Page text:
year 3, Issue 9 (2-2004)                   J. Med. Plants 2004, 3(9): 55-68 | Back to browse issues page

XML Persian Abstract Print


Download citation:
BibTeX | RIS | EndNote | Medlars | ProCite | Reference Manager | RefWorks
Send citation to:

Haidary R, Shaheen F, Sombati S, Lorenzo R. Inhibition of sustained repetitive firing (SRF) in cultures hippocampal neurons by an aqueous fraction isolated from Delphinium denudatum WALL.ex Hook.F.&Thoms. J. Med. Plants. 2004; 3 (9) :55-68
URL: http://jmp.ir/article-1-755-en.html
1- Department of Neurology, Medical College of Virginia, Virginia Commonwealth University, Virginia, USA , mrheydari@sina.tums.ac.ir
2- H.E.J. Research Institute of Chemistry, University of Karachi, Karachi, Pakestan
3- 1- Department of Neurology, Medical College of Virginia, Virginia Commonwealth University, Virginia, USA
4- Department of Neurology, Medical College of Virginia, Virginia Commonwealth University, Virginia, USA
Abstract:   (6007 Views)
In this report we investigated the effects of the aqueous fraction (AF) isolated from Delphinium denudatum on Sustained Repetitive Firing (SRF) in cultured neonatal rat hippocampal pyramidal neurons. Blockade of SRF is one of the basic mechanisms of antiepileptic drugs (AED) at the cellular level. The effects of aqueous fraction (0.2-0.6 mg/ml) were compared with the prototype antiepileptic drug, phenytoin (PHT). Using the whole cell current-clamp technique, Sustained Repetitive Firing was elicited in neurons by a depolarizing pulse of 500 ms duration, 0.3 Hz and 0.1-0.6 nA current strength. Similar to phenytoin, aqueous fraction reduced the number of action potentials (AP) per pulse in a concentration-dependent manner until no action potentials were elicited for the remainder of the pulse. There was a corresponding use-dependent reduction in amplitude and Vmax (velocity of upstroke) of action potentials. The Vmax and amplitude of the first action potential was not affected by phenytoin, while aqueous fraction exhibited concentration-dependent reduction. At 0.6 mg/ml aqueous fraction reduced Vmax to 58-63 % and amplitude to 16-20 % of the control values. The blockade of Sustained Repetitive Firing by aqueous fraction was reversed with hyperpolarization of membrane potential (-65 to –75 mV) while depolarization of membrane potential (-53mV to -48 mV) potentiated the block. The results suggest that aqueous fraction blocks Sustained Repetitive Firing in hippocampal neurons in a use-dependent and voltage-dependent manner similar to phenytoin. However, unlike phenytoin, which interacts preferably with the inactive state of the Na+ channel, the compounds present in aqueous fraction apparently also interact with the resting state of the Na+ channels as suggested by dose-dependent reduction of Vmax and amplitude of first AP. We conclude that aqueous fraction contains potent anticonvulsant compounds.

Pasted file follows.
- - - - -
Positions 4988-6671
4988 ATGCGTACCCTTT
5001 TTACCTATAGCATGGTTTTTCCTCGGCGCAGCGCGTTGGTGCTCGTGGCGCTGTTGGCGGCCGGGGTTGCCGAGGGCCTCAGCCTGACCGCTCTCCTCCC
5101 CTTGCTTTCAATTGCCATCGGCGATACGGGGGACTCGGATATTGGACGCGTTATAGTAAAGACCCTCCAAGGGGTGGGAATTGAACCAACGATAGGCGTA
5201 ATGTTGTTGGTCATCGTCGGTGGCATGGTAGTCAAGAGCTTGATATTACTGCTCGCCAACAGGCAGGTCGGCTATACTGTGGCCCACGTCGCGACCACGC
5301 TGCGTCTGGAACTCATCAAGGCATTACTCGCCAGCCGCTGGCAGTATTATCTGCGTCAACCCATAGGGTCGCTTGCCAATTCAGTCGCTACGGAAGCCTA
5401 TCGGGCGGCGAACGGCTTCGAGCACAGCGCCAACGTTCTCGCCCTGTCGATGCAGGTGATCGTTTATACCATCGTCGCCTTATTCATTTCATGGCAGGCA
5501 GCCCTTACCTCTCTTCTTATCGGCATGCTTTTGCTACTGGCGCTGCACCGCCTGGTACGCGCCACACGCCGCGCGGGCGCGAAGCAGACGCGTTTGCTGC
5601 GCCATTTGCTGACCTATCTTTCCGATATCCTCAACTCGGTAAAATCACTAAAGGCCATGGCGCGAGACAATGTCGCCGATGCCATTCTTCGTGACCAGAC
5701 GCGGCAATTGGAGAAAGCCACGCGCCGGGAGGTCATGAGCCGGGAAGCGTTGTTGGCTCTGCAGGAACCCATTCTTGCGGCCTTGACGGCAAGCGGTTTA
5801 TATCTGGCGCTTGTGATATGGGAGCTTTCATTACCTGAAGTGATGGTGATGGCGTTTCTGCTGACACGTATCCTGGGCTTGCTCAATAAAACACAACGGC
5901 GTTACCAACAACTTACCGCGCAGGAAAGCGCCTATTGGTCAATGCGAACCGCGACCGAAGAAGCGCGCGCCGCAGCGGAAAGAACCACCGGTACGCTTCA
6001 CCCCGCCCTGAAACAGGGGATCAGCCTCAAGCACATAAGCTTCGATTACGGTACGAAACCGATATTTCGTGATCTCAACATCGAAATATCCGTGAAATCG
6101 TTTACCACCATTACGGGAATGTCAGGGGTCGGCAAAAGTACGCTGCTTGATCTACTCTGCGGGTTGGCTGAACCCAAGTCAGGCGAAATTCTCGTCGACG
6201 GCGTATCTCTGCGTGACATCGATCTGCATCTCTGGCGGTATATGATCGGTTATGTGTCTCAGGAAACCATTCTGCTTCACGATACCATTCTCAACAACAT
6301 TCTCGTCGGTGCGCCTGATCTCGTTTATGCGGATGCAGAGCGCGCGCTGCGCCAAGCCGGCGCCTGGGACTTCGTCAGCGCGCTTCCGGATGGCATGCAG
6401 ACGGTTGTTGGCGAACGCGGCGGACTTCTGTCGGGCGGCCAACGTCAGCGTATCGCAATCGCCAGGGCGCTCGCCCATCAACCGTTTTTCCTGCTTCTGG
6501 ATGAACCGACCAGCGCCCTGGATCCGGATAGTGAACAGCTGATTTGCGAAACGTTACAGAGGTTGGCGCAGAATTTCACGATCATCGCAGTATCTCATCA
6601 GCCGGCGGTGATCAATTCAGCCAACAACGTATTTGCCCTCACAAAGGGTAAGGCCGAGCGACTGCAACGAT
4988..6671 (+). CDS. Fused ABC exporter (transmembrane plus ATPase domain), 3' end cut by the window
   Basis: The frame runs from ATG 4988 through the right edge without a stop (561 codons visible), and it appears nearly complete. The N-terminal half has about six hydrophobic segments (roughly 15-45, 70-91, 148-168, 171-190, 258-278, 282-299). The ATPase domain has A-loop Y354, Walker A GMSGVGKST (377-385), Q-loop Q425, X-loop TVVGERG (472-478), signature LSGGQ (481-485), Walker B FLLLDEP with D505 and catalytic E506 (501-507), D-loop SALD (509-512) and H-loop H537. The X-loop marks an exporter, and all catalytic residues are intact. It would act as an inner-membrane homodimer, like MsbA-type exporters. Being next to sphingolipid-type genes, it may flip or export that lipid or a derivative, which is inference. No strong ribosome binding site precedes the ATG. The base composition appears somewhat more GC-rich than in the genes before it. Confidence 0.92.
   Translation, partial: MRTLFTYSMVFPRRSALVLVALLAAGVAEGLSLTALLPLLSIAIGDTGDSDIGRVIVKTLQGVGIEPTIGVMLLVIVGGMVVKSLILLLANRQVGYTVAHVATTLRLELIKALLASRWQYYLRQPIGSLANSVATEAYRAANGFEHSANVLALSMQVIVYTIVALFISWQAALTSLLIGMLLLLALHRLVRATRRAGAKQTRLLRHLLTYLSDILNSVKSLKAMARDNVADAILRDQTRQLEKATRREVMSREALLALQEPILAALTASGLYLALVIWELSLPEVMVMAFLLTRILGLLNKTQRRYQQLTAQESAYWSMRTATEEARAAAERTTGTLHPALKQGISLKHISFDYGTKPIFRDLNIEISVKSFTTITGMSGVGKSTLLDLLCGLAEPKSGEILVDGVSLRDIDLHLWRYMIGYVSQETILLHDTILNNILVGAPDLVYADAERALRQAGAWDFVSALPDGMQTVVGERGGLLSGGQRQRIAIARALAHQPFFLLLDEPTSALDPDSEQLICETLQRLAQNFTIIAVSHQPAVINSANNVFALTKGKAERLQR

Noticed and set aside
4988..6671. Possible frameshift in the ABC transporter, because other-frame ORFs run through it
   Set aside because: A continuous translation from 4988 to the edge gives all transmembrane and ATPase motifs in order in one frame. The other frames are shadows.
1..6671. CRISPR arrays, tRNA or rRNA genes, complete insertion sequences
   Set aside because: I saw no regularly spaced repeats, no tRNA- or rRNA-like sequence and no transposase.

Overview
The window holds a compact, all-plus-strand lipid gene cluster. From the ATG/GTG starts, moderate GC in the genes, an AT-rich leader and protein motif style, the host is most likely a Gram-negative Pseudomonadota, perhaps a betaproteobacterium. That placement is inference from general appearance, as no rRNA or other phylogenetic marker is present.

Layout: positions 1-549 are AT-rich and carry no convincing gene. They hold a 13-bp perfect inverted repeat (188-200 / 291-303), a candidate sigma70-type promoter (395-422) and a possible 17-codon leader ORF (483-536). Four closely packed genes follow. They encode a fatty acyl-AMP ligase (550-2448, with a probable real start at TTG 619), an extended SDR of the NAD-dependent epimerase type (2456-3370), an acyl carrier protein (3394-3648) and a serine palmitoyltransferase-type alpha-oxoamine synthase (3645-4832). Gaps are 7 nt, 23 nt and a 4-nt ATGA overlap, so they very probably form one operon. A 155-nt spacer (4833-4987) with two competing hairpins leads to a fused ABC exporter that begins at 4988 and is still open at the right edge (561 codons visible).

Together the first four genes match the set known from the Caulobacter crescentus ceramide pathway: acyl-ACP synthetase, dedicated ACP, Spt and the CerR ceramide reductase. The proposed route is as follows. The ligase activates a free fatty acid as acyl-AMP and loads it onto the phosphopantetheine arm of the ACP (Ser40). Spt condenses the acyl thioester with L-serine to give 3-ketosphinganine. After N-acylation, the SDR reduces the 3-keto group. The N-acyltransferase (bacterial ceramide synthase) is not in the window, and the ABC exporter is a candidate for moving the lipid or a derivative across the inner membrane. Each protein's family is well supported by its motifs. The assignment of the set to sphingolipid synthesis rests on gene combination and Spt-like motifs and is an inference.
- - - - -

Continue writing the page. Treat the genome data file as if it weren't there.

Full-Text [PDF 354 kb]   (1898 Downloads)    
Type of Study: Research | Subject: Pharmacology & Toxicology
Received: 2002/11/3 | Accepted: 2004/01/30 | Published: 2004/03/9

Add your comments about this article : Your username or Email:
CAPTCHA

Send email to the article author


Rights and permissions
Creative Commons License This work is licensed under a Creative Commons Attribution-NonCommercial 4.0 International License.

© 2021 CC BY-NC 4.0 | Journal of Medicinal Plants

Designed & Developed by : Yektaweb